The early 30 year-old lady's answer surprised me. I was in Singapore, a first world country with a 1% unemployment rate, one of the lowest crime rates in the world and a growing economy. This was my trip to see how some of the Asian countries were doing while the U.S. languished.
The lady across the table from me was a South American who worked for a North American company located in Singapore. Her salary was about 200,000 USD a year plus housing expenses. That is more than four times above the American average. My question to her was, "Of the approximately 100 people in your office here in Singapore, how many are American?"
"None," she answered immediately. "We have Australians, English, Colombian, Chileans, French and about 50% are from Singapore.
"It's an American company," I said. "Why no Americans? With what you make it does not seem to be about cheap labor."
"Americans can't afford it," she said.
I spoke with another person who worked for a British company. Their office employed 150 people from six different countries, but no Americans. Similar stories were told to me by people in France and other first world countries. It was explained to me the problem is American taxes. The United States is the only first-world country to tax their citizens who work abroad. Yes, there is a deduction, but it doesn't help enough when you have to live in countries with high costs of living.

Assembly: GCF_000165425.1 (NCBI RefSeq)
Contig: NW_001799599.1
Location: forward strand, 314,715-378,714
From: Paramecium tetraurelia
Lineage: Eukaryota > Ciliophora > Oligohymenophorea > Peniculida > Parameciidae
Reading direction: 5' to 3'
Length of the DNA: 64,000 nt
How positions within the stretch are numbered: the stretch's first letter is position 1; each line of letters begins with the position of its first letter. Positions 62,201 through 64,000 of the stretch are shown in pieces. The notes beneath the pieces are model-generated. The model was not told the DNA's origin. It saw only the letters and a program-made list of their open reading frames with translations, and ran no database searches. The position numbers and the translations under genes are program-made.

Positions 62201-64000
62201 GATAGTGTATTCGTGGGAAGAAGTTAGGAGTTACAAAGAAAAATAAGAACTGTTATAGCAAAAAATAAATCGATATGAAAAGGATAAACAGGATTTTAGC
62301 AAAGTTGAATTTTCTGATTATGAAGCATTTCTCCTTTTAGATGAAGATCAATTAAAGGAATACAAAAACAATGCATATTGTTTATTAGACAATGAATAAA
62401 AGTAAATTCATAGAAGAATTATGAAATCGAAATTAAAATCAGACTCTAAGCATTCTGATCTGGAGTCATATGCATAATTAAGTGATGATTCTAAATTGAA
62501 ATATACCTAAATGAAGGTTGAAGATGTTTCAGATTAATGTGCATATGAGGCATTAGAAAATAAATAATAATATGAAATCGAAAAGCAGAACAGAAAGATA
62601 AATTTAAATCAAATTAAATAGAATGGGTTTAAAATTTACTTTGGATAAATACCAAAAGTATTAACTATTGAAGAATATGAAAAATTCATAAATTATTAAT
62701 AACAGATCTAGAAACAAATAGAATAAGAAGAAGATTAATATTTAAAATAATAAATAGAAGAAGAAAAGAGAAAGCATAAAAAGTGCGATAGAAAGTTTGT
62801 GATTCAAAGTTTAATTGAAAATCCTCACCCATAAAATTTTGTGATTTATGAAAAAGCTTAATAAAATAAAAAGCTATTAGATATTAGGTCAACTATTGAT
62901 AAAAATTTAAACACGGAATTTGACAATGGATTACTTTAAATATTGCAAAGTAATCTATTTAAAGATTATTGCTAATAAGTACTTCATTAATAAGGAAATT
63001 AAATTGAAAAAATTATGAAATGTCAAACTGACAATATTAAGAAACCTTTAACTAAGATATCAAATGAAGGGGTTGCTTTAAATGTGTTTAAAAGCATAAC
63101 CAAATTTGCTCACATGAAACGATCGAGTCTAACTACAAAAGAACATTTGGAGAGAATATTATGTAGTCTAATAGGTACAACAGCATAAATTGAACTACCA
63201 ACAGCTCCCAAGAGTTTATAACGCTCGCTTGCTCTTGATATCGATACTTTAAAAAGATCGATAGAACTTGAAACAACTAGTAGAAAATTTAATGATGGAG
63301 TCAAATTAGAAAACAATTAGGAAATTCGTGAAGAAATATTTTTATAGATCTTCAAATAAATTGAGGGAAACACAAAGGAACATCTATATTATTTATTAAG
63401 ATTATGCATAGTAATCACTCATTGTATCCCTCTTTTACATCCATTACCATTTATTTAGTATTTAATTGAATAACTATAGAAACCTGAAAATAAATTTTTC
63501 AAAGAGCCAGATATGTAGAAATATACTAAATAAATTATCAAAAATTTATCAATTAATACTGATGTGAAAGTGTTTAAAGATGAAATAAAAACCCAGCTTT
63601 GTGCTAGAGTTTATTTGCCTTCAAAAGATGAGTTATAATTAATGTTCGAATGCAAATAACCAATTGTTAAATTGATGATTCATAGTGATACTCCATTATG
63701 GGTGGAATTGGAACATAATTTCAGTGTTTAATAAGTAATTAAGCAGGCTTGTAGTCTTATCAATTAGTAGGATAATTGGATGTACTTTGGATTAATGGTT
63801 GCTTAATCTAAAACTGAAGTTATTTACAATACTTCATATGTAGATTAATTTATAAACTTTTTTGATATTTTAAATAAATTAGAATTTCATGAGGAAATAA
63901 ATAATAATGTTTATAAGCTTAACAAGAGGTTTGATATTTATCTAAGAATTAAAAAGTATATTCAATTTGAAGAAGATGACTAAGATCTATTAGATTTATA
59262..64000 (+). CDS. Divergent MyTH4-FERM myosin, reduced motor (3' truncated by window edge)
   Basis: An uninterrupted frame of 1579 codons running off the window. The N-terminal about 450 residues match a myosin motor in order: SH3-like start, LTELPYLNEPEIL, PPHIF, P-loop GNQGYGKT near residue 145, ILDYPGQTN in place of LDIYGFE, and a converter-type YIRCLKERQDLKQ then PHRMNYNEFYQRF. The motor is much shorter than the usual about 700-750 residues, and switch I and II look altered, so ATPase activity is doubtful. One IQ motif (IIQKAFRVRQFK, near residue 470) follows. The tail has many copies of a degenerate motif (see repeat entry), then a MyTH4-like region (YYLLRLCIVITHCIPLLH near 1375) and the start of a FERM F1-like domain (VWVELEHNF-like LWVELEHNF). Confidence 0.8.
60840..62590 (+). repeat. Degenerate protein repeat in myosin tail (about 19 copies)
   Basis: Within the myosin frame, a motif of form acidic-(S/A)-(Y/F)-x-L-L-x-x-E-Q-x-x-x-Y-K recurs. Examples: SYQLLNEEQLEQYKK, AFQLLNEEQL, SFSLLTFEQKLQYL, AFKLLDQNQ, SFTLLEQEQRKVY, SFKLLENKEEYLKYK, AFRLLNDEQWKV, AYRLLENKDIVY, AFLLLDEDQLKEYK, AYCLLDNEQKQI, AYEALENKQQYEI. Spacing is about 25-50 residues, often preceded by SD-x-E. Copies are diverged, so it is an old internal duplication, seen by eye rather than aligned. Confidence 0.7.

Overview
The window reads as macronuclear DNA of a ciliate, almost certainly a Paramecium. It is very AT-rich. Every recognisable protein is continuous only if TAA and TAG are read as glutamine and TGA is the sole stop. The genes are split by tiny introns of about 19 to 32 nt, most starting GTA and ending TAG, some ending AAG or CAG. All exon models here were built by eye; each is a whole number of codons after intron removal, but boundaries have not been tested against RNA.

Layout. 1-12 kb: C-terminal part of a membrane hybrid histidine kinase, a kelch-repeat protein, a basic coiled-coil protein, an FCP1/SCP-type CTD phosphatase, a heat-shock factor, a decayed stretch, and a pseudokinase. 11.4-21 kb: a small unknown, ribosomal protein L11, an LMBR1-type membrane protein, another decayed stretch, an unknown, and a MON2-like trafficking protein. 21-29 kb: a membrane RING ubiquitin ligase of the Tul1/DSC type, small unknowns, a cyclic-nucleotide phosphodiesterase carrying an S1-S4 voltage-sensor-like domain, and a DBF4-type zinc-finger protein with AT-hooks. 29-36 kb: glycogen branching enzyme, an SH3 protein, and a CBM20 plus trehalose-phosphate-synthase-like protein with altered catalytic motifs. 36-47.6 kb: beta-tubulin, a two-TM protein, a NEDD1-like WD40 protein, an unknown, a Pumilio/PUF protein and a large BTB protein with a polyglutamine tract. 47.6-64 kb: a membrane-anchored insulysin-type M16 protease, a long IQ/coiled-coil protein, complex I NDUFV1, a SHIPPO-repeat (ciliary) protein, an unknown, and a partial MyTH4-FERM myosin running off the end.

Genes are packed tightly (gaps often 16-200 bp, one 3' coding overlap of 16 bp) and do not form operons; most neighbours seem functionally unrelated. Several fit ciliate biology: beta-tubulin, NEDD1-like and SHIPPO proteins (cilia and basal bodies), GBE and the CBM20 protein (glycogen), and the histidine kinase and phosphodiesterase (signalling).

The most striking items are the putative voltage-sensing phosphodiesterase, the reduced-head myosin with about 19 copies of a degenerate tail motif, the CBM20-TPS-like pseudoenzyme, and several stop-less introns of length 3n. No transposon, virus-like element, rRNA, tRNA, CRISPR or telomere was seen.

The tenth edition of the book "Living in Singapore," specifically points out why it is unadvisable for Americans to work there. It concludes with the statement of, "...American expats who are also awarded full housing benefits, the tax costs can be staggering considering full Singapore taxes must also be paid."
The lastest figures that I could find showed that in just the first quarter of 2009 that over 500 Americans renounced their citizenship just because of the double taxation. That amount in just the first three months more than doubled all of 2008. It is estimated that as the American economy continues to not support jobs that thousands of Americans are taking work abroad and renouncing their citizenship to make enough money.
In the U.S.A. we have many people from other countries come to work. They then send their earned American dollars back to their home country. One report stated that people from India sent $55 billion USD back to their country in 2009. According to a Wall Street Journal article, Latin Americans send as much as $69 Billion annually back to their homelands.
The question is that with unemployment high in the U.S.A. does our country and our workers benefit more from being one of the few countries to double tax its citizens working abroad, or would we be more ahead to make it advantageous for our workers to take high paying jobs abroad? The American Citizens Abroad organization believes that ending the double taxation will strengthen the American economy as many expats start businesses promoting American products.
I'm sure there are arguments for both sides. One for maintianing the taxation is that it keeps Americans from hiding money. However given the economy, the unemployment rate and the fact that we are almost the only country in the world with double taxation, it seems that this should be something to look into and consider changing. Shouldn't Americans be given an equal chance in the world market for jobs?